‘The Night King’ finally breaks his silence on *that* ‘Game of Thrones’ episode

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Sunday night’s episode was all about The Night King, and by now we all know his fate.

He’s dead.

Vladimir Furdik, the man behind the mysterious and terrifying character, who was killed by Arya Stark (Maisie Williams), is speaking out for the first time about his death.

“It was a very emotional day and night,” Furdik candidly told “The Hollywood Reporter.” “It was so strong. I spent all my energy playing it, and (Williams) as well. It was not an easy day. It was cold. There was rain. She was on a wire, in a harness, jumping many times. It wasn’t just the one time; it was maybe 15 times. When I have to hold her under the jaw and it looks like she dies, we had to spend a lot of energy on that particular scene.

It was very, very difficult. We are very good friends. We know each other. It wasn’t easy for me to (pretend to) hurt her. When I grabbed her under the jaw, it wasn’t easy (on a practical level). If you make a bad move — if you don’t grab her well — she could have an injury. So I was under pressure and she was under pressure. It was not an easy day.”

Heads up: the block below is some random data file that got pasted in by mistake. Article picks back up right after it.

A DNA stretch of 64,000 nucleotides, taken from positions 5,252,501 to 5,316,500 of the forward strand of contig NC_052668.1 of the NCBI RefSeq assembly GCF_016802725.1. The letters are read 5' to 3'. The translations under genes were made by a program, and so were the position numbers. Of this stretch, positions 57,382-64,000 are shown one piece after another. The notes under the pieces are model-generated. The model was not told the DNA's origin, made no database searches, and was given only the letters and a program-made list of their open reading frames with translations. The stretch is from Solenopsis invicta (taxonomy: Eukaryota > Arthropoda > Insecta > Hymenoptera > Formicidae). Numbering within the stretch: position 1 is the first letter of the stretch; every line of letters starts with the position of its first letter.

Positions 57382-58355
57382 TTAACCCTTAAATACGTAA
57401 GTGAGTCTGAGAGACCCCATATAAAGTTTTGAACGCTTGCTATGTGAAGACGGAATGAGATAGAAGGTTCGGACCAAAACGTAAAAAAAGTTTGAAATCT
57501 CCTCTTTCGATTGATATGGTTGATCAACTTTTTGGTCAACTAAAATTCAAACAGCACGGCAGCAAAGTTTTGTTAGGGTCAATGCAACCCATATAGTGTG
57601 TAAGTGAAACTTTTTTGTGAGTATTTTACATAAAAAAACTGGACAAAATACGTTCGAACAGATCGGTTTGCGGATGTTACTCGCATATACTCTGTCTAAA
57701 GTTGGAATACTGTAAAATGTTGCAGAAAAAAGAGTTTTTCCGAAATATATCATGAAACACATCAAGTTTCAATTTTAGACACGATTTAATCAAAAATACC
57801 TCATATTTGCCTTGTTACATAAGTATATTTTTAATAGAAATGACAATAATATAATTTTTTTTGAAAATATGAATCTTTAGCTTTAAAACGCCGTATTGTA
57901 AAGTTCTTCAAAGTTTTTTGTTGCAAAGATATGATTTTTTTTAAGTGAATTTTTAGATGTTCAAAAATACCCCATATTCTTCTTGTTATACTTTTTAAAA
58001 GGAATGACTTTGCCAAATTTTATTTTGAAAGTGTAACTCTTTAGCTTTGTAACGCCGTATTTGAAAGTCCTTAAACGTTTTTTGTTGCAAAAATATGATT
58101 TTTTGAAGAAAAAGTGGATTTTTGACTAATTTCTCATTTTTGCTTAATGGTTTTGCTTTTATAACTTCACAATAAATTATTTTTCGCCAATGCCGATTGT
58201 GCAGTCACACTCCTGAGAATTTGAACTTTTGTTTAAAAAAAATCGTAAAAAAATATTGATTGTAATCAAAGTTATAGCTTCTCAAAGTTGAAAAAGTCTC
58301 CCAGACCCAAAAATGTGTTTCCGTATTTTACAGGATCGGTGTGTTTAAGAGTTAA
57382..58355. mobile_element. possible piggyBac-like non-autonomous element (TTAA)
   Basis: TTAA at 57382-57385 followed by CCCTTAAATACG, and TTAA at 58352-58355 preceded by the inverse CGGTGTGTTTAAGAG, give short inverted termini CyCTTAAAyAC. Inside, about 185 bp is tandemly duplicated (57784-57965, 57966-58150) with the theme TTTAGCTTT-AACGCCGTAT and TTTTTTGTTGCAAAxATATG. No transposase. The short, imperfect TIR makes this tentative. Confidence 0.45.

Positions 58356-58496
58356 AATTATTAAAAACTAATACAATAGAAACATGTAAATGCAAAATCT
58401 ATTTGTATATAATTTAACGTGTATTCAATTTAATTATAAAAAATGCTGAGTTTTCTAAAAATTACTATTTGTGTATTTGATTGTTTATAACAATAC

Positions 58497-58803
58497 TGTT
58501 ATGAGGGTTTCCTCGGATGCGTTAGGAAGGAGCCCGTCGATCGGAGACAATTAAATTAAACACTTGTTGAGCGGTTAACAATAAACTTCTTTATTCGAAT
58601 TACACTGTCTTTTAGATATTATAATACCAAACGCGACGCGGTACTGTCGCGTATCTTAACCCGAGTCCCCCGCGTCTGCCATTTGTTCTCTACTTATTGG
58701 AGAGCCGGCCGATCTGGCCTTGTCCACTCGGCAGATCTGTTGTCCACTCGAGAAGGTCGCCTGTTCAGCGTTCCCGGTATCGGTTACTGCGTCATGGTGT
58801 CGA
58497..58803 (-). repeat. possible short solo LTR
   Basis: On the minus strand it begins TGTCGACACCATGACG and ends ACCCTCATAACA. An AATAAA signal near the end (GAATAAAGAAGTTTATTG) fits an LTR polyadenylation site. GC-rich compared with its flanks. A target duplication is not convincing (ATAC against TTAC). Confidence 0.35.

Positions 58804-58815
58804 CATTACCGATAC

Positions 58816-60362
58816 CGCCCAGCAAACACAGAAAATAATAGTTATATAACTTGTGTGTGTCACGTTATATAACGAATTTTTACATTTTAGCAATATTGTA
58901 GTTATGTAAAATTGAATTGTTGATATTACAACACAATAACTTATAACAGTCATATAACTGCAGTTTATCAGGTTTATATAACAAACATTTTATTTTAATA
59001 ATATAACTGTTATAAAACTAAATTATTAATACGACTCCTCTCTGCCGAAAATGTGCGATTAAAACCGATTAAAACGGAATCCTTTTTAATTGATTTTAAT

That super dark Winterfell battle that everyone was squinting to see actually took three months to shoot and Furdik said it was just as hard to pull off as you might think.

“This was one of the hardest jobs of my life,” he said. “We had meetings with (the individual actors for their own battles), depending on who’s fighting with who: Jorah (Iain Glen), Daenerys (Emilia Clarke), and what they are doing. For every battle with these actors, we prepared exactly the movements for them. Every kill, and every move they made, was prepared over weeks and weeks, and hours and hours. We were so busy. Every move that happens doesn’t happen just because; it happens because we prepared it. Every jump — everything.”

Will Furdik miss anything about playing the Night King?

“I don’t know,” he added. “I don’t have an answer for this. Nothing.”

Well, there you have it.

 

This Fan Predicted The Ending Of The Battle of Winterfell A Year Ago

Be honest, were you as shocked and surprised by the ending of the latest Game of Thrones episode as everyone else?